Saturday, 30 May 2015

May Wildlife Report

Warm Weekends for Wildlife-watching.



Black Wattle (Acacia concurrens), Riverhills.

For a few weeks now, we have been blessed with sunny skies and mild autumn temperatures—but that is certainly not how the month began! On May 2nd, a huge low-pressure storm system lurched in from the Pacific and dumped a record-breaking amount of rain on South-east Queensland in one scary evening.
Arriving on a Friday afternoon, the foul weather brought peak hour traffic to even more of a standstill than usual, thanks to sudden flash floods and blinding torrential rain. These conditions can be lethal, and sadly, five people lost their lives in the Moreton Bay region north of the city, when they attempted to drive on flooded back roads.

Olive-backed Oriole (Oriolus sagittatus), Haigslea.

Pacific Baza, Haigslea.

During the sunny weather that has followed, I have found time to visit some of my favourite places. One such location is the stretch of scrubby, open woodland in the Raysource Road area of Haigslea, out past Ipswich. After birdwatching here for the first time almost one year ago, I thought it might be interesting to see how a 2015 species list would compare against the one from last year. Sure enough, the day didn't disappoint, and I was surrounded once more by local rarities that set my naturalist's heart racing. Fuscous Honeyeaters (Lichenostomus fuscus) and a skulking Pacific Baza (Aviceda subcristata) were enjoyable sightings, but the morning's highlight happened when I came upon a sunlit, grassy clearing filled with Peaceful Doves (Geopelia placida) and Double-barred Finches (Taeniopygia bichenovii). While watching these lovely birds, I saw a sudden flash of brilliant green and a long, tapered tail disappear into a tussock. I gasped—surely not!? The clearing was on private property, behind a barbed wire fence, so a closer approach could not be had. Instead, I decided to leave the area, then return stealthily after half an hour to see if my suspicions might be confirmed. My plan worked, and just a short while later, I had a brief but clear view of my first ever wild Budgerigar (Melopsittacus undulatus). 

Fuscous Honeyeater, Haigslea.

Orchard Swallowtail, Sandgate.

On a quiet weekday walk around Sandgate's Dowse Lagoon (where I bumped into my Mum! Hello if you're reading this!), I spent time searching not the expansive body of water that draws most visitors, but the bush regeneration around it. Among a delightful mix of healthy native trees, I found a citrus tree that at first glance, seemed to be covered in large bird droppings. A closer look revealed that they were, in fact, large caterpillars that were intentionally trying to pass themselves off as bird droppings. I thought the resemblance was quite convincing, what do you think? The caterpillars belong to a big, common Brisbane butterfly called the Orchard Swallowtail (Papillio aegeus) and yes, you guessed it, farmers aren't too fond of this species.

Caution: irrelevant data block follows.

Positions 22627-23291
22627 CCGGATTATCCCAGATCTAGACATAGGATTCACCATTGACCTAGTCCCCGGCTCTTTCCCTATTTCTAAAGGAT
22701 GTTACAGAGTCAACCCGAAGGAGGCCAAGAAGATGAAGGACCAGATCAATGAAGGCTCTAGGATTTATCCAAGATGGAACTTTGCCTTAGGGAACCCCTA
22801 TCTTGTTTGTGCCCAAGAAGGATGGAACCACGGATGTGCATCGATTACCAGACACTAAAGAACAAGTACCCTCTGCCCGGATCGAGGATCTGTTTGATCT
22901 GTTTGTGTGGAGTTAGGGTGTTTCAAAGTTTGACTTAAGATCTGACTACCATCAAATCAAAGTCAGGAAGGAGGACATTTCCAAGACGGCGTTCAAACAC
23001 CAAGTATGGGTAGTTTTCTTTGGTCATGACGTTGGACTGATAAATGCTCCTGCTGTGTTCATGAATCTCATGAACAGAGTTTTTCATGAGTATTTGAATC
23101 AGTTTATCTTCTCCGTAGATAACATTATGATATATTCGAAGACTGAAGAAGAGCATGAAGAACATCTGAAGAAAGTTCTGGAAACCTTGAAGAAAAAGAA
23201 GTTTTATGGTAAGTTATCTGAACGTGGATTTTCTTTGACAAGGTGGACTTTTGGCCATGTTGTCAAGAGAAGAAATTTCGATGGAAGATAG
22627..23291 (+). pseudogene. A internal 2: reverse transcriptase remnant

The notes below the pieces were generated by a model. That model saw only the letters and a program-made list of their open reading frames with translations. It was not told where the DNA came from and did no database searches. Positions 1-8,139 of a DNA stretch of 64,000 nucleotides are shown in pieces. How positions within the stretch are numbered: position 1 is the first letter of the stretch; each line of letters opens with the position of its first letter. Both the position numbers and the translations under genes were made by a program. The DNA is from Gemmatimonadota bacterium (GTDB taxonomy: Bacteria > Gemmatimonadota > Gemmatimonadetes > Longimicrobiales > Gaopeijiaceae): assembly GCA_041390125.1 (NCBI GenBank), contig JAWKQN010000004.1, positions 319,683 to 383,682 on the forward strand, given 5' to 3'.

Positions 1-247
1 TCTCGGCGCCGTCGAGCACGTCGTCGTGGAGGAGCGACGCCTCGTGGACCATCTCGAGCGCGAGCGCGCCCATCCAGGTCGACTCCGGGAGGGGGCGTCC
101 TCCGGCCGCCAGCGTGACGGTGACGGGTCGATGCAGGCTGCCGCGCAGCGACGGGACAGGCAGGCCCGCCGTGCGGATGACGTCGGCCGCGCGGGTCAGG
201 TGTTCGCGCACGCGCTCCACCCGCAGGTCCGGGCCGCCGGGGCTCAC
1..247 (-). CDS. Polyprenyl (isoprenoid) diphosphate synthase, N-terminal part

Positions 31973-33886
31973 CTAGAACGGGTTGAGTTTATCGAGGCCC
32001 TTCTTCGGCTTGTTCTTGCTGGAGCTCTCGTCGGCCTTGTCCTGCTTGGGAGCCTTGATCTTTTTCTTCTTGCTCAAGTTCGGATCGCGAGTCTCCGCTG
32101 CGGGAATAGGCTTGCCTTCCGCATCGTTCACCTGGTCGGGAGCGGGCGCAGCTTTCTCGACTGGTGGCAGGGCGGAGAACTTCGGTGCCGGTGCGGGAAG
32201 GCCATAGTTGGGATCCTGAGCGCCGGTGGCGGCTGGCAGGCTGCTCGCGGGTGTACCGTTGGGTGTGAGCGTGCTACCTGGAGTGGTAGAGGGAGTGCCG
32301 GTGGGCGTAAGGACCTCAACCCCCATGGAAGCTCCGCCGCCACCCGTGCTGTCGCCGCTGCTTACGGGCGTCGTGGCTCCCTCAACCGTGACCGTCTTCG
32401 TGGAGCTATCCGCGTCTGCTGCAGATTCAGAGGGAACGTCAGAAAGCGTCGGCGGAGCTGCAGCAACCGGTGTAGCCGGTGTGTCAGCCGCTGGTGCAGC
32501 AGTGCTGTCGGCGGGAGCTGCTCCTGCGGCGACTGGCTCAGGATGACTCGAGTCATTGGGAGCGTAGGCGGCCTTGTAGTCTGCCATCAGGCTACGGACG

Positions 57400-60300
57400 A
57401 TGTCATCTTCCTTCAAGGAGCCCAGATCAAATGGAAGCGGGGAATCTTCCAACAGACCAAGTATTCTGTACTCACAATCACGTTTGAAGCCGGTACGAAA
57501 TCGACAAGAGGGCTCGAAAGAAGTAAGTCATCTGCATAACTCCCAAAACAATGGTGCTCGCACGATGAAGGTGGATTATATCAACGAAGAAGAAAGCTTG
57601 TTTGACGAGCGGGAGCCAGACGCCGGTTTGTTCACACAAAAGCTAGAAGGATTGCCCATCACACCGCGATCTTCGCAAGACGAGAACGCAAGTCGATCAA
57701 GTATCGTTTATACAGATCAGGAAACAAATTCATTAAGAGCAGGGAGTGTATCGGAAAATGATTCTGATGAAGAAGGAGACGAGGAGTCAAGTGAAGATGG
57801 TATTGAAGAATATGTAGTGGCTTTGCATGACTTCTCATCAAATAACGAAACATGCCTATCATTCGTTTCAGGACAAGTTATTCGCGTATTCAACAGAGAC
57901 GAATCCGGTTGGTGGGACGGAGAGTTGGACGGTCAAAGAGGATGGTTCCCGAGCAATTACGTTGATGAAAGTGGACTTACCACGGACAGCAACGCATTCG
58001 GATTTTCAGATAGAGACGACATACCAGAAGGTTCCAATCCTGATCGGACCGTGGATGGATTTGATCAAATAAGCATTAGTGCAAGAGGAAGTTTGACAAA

Australian Stick Mantis (Archimantis latistyla), Sandgate.

Wolston Creek Bushland Reserve,
Riverhills.

As May draws to a conclusion, we are getting one last warm weekend before we head into Queensland's version of winter, with temperatures reaching 27C. I chose to make the most of it by visiting Wolston Creek Bushland Reserve, in the western Brisbane suburb of Riverhills. When I arrived however, most of the area was closed due to a trapping program being temporarily set up to reduce local Fox (Vulpes vulpes) numbers. I was all too happy to comply with the signage; introduced Foxes really are a curse on Australia's native wildlife, and I certainly didn't fancy walking into a trap either. From a hilltop vantage point looking down into the reserve, I was pleased to see a flock of Plumed Whistling-Ducks (Dendrocygna eytoni) and a Short-necked Turtle (Emydura macquarii), all basking around the margins of a small dam.

Favia Coral (possibly Favia favus or F. speciosa), Wellington Point.

One of my favourite outdoor experiences this month was had when I visited King Island Conservation Park, just off the shore of Wellington Point. Getting to the island was a simple matter of just walking across the sandbar at low tide, and once there, I enjoyed taking a look at some unique plant life. During my prior research on the location, I found out that the island is actually a coral cay many thousands of years old, so I was only mildly surprised when I found a Favia Coral (Favia sp) colony in the surrounding water. Most South-east Queenslanders would have no idea that such creatures exist in our coastal waters, let alone the fact that we even have our own coral reef. In many ways, our own backyards remain a mystery to us, but I hope to change that in my lifetime.

Rainbow Lorikeet (Trichoglossus moluccanus), Riverhills.

19 comments:

  1. Great wildlife report. It is sad about the storm and the loss of lives. The Black Wattle is pretty. And your bird sightings were awesome, great photos. Enjoy your weekend!

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    1. Thanks Eileen, Queensland has had mixed fortunes but mine have been at least good! Enjoy your weekend too :)

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  2. lovely birds! cute that you met you rmum.

    texas has been having a lot of flooding, too.

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    1. Sorry to hear that Theresa, I'm going to go read about that now! Hope you and everyone you love are ok...

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  3. What a wonderful place to visit. So many amazing creatures. I must admit that I don't even know the names of many of them, but you have all under control:)
    Here in Norway is summer time now!